College = Frat parties with themes such as Euro trash, 80’s, CEOs and Corporate Hoes and ABC parties just to name a few along with a slew of  date functions, formals and the ever unifying dorm room or apartment party in honor of Sunday Funday or an unexpected snow day. There is no drink minimum or cover charge and cheap beer, boxed wine and liquor is bountiful (as are the hangovers and bad decisions.)

Real Life= Now there’s networking events with one free drink and passed apps, fundraising galas that cost a fortune to go to and numerous cocktail parties and auctions (most of which you can’ even afford to attend.) Stick to two beers or glasses of wine max (even if there is the ever tempting open bar.) People will judge you, especially when you are the rookie business person in the crowd. You probably shouldn’t talk about your junior year at the KA Euro Trash party either. Never good conversation piece with a CEO. Happy hour after work is the happiest hour of the day. You come to love drinks specials on fancy cocktails with top-shelf liquor and craft beer and enjoy half-priced apps for the working gal or guy.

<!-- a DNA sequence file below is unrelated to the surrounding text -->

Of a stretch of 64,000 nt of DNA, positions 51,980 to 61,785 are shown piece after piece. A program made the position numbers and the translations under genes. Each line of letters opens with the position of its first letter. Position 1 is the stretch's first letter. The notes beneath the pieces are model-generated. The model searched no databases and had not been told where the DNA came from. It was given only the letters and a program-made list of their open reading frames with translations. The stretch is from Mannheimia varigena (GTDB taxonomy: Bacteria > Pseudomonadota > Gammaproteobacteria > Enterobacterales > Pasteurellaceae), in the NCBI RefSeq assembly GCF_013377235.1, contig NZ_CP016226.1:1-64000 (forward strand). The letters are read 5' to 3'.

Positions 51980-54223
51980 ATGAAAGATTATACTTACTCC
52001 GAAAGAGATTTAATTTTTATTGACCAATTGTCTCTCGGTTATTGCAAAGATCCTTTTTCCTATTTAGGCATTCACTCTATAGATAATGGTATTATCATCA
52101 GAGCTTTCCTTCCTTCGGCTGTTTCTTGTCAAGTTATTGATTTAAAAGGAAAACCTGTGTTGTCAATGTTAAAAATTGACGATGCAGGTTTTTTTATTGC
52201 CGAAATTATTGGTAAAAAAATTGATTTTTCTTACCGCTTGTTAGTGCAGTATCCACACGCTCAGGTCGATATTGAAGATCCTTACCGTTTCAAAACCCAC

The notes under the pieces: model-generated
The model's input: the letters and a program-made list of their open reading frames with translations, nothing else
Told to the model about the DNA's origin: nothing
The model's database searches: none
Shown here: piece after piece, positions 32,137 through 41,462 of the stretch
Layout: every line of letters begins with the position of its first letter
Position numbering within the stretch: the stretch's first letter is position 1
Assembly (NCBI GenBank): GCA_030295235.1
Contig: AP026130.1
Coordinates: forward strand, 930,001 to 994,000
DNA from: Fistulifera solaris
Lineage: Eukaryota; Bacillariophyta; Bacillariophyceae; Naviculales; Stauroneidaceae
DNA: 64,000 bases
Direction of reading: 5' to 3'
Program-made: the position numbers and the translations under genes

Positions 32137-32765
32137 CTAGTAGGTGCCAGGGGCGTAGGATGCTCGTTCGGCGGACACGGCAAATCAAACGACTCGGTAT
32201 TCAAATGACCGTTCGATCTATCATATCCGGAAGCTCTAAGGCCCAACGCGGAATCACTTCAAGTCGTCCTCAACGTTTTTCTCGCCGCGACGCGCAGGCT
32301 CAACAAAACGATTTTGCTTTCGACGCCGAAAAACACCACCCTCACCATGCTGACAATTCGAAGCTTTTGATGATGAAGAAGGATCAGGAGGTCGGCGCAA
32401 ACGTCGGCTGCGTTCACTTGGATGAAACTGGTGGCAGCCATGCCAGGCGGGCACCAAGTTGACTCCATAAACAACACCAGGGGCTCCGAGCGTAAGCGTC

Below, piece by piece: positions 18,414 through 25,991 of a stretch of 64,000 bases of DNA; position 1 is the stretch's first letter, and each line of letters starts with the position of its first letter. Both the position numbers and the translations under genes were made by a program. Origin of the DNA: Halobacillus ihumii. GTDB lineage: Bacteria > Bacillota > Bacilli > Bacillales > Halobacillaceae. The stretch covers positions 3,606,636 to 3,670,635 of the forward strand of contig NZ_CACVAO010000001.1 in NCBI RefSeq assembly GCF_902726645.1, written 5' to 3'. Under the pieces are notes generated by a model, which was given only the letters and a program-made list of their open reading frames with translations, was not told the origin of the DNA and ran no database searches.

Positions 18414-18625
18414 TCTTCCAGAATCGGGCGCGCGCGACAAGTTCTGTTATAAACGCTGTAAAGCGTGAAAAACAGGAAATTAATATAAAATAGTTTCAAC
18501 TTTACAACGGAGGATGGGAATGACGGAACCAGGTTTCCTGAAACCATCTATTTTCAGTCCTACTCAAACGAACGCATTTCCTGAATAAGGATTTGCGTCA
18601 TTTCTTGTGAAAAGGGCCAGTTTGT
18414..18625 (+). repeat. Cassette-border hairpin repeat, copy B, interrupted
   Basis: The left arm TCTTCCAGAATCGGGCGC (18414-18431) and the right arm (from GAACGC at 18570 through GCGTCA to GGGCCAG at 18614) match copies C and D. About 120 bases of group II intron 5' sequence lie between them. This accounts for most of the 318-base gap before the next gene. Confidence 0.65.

College = You read just enough to get the ‘jist’ and figured out what you could skip over and still write a paper worthy of a B or passing test grade. It is a painful process and ain’t nobody got time for that.